defined,  marked  as  autostarted, and the domain started. When uvt-kvm destroys a VM, the
       corresponding libvirt domain is stopped, domain-specific volumes deleted and  the  libvirt
       domain itself is undefined.

       emulation  of  foreign  architectures  can be done with uvt-kvm. Currently armhf being the
       only supported target architecture. Please  be  aware  that  defining  filters  to  use  a
       different  architecture  image will not be enough. To let uvtool know that you want to run
       as a specific architecture you need to set --guest-arch If that is set to armhf (just like
       your simplestreams filters for the image would be) then uvt-kvm will use qemu-system-arm

       Since  in  these modes bootloaders often struggle uvt-kvm will provide externel kernel and
       initrd to boot the guest. To be able to extract those from the guest image it  needs  root
       permission when syncing the non native architecture image.


       # Update uvtool's libvirt volume storage pool with the
       # latest Precise image
       uvt-simplestreams-libvirt sync release=precise arch=amd64

       # Create an ssh key for the local user (if you don't have
       # one already)
       # (...)

       # Create an amd64 VM running Precise
       uvt-kvm create myvm release=precise arch=amd64

       # Wait for the VM to become ready
       uvt-kvm wait --insecure myvm

       # Shell into the VM to do some testing there
       uvt-kvm ssh --insecure myvm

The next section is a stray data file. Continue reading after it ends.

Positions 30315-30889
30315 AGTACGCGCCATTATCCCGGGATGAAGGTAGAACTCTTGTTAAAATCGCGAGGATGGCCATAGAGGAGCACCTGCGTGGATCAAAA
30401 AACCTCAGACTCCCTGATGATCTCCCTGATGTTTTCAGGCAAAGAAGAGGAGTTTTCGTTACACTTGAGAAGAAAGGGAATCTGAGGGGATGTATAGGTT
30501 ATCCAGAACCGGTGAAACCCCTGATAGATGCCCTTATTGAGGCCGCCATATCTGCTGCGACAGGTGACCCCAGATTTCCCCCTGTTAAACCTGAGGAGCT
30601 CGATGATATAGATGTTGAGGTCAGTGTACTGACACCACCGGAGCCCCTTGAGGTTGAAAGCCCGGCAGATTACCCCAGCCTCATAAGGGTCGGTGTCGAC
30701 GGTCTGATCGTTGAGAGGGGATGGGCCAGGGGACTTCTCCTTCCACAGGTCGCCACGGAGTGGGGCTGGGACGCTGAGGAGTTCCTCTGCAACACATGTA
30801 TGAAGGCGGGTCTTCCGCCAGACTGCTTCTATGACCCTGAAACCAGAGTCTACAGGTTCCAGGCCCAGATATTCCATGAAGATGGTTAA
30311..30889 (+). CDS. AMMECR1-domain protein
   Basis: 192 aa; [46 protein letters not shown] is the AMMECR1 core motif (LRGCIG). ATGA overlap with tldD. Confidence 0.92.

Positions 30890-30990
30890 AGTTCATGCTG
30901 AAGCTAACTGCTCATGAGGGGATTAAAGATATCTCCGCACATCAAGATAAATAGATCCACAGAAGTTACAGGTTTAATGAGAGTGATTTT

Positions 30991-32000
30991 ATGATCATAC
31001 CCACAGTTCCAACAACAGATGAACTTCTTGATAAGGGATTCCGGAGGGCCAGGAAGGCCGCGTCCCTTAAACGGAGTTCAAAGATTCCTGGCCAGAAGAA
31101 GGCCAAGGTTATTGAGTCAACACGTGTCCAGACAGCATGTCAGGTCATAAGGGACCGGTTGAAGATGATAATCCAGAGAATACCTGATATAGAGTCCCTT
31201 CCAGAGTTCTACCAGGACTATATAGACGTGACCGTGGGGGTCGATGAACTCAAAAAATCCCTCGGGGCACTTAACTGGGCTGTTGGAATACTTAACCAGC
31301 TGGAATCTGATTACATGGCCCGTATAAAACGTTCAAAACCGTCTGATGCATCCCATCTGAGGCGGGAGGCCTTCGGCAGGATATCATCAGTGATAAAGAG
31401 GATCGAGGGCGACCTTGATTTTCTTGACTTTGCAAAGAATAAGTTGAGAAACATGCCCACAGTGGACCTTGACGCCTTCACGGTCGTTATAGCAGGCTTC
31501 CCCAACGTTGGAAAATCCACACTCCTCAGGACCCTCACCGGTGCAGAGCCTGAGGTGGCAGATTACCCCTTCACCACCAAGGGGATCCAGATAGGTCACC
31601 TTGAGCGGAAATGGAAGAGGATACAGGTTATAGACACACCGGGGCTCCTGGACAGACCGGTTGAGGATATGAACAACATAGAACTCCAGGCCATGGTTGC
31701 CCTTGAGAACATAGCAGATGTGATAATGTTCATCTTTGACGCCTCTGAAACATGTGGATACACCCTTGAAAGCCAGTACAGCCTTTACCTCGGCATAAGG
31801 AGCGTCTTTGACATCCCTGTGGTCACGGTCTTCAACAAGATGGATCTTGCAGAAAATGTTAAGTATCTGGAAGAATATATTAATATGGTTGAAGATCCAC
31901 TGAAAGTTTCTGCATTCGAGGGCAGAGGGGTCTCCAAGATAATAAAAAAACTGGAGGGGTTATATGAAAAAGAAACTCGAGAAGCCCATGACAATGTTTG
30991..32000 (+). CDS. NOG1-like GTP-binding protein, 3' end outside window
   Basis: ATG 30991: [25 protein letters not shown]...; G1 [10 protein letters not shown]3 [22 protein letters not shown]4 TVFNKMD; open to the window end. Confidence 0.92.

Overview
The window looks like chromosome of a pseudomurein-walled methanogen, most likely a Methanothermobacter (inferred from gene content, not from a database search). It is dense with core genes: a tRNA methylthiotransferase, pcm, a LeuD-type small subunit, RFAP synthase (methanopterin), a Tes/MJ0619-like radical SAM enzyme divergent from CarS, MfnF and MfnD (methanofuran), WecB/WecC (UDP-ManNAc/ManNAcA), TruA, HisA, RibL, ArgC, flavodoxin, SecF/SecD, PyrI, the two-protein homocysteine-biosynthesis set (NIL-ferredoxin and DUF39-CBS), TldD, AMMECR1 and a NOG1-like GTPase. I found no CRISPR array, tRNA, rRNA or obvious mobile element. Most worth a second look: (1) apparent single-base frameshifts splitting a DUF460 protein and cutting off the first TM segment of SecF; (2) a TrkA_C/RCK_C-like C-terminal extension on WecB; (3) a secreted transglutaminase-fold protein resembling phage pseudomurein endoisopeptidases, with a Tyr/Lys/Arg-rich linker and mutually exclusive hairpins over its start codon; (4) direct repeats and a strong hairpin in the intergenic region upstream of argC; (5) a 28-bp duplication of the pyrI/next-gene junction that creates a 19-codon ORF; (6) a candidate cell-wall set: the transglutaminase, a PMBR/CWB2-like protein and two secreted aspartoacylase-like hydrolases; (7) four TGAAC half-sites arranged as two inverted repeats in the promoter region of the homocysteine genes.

# (...)

       # Destroy the VM
       uvt-kvm destroy myvm


   Common Errors
       Failed to connect socket to '/var/run/libvirt/libvirt-sock': Permission denied

       Do  you  have  permission to connect to libvirt? On Ubuntu, you must belong to the libvirt
       group (this group was named libvirtd on 16.04 and earlier). Users with sudo(8) access  are
       added  to  this  group  by  default, but users only get group membership on the next login
       after the libvirt-bin package has been installed. To  temporarily  add  yourself  to  this
       group  in  advance of your next login, try newgrp libvirt (or newgrp libvirtd if on Ubuntu
       16.04 or earlier).

       no supported architecture for os type 'hvm'

       libvirt did not find KVM support on your system.  Try  sudo kvm-ok  for  diagnostics,  and
       service libvirt-bin restart to pick up any changes before retrying.

   Interactive console access
       If  you  cannot access the VM from the host system, try using --password to set a password
       for the default ubuntu user inside the VM, and then logging in to the VM over the  console
       in order to examine it from the inside.

       To   access   the  console  interactively,  use  virsh console name.  However,  note  that
       interactive access is disabled if  you  are  using  --log-console-output  or  -d,  so  for
       interactive access you will have to drop these options if you are using them.

       If  you  are using --user-data, then --password will be overridden by it and you will need
       to modify your cloud-init userdata manually to achieve the same effect.


       uvt-simplestreams-libvirt(1), distro-info(1), dnsmasq(8), virsh(1).